Few people better embody the values of our great game than Saracens’ and Namibia’s Jacques Burger. A fearless fighter on the field, a true gentleman off it, and uniquely passionate about every aspect of the sport, Burger will go down in history as a wonderful servant to both club and international rugby.
At Saracens he was part of a new injection of players that brought success to the club the likes of which it had never seen before, winning three Premiership titles in six years and a European Champions Cup last season. He talks incredibly fondly of his time there and about what makes the club so special.
“It’s not one specific thing. During the first year I never experienced anything like it before. When Brendan Venter and Edward Griffiths took over, it wasn’t just a rugby club. It was more than that. It was very personal. They made the effort to know everybody personally, to look after their families and to bring the squad together as a group of friends. We talk a lot about this friendship thing, but when I went into work it felt like family. You will do more for someone you like and you actually care about. I think they got that right.
“Obviously we’ve got great coaches and as for the technical part of it, the amount of time that goes into stats – there’s one guy who just works on stats – they analyse every single bit of every single team. Technically, we were fed information every day and meetings are incredibly detailed. They put in a lot of work; the coaching staff plays a massive role in the way they take it all on.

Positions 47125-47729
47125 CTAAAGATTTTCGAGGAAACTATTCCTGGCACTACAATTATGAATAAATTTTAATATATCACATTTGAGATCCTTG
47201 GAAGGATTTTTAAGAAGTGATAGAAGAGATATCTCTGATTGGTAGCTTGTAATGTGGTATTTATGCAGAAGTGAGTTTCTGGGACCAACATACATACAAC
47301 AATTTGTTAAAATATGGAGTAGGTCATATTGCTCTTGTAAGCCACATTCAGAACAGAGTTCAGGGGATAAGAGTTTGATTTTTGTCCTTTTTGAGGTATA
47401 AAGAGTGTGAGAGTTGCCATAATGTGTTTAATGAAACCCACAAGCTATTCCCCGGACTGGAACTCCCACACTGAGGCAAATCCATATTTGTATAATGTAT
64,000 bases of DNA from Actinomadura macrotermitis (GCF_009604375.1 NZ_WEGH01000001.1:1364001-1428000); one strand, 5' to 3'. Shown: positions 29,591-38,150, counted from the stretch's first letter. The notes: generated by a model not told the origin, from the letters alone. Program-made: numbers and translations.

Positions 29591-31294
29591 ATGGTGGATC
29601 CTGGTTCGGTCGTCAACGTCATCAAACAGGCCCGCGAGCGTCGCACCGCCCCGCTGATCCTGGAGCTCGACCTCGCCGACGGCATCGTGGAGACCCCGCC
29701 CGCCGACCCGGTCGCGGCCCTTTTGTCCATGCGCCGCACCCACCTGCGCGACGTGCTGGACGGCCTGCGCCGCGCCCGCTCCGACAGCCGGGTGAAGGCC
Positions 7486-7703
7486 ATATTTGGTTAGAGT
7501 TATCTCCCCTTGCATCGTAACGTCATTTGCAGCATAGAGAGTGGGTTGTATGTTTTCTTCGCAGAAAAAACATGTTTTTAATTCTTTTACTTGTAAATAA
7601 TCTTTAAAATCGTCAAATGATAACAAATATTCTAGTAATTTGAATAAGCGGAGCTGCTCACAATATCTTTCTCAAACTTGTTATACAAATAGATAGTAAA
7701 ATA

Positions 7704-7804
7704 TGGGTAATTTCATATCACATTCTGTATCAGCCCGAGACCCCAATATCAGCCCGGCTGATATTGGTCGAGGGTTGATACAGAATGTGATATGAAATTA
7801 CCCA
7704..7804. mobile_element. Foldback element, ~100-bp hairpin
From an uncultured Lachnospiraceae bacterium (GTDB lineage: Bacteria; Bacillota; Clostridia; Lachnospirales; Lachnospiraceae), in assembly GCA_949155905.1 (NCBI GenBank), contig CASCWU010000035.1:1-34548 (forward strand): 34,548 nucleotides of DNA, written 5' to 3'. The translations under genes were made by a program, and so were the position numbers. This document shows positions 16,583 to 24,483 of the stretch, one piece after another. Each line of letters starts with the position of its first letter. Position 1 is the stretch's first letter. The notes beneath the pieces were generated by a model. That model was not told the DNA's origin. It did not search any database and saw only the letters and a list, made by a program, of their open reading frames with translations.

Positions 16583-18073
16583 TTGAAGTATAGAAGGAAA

“We, as players, were quite lucky in that if you do your bit and train hard, the club will look after you very well.
“It’s something you want to belong to; you want to be part of that group. It helps to have great players. They’ve signed some really good players in the past and they’ve got a really good squad, but I think the culture, the coaching aspect of it, the friendship and the family and the willingness to work just a little bit harder than everybody else is what makes this club pretty special.”
With unprecedented success last season – Saracens are the reigning English and European champions – the question now is: where do they go next?
“We’ve been on the right track for the last seven years; I think it’s been great. We haven’t won all the trophies but we’ve been there or thereabouts to challenge for them and we’ve been better every time.
“It’s not just something that’s happened over night, it’s been a massive process. The challenge now is how do you back it up when you’ve won everything? That’s going to be the hard thing, to win again. It might not happen this year but I think as long as the mindset is there and the hunger to be successful then it will happen once more.
“I think it’s very rewarding that a lot of the squad is still very young, the English internationals are all still very young, they’ve still got a lot to achieve. England are doing brilliantly and the players want to impress and they want to be part of that England set-up. The club will benefit from that.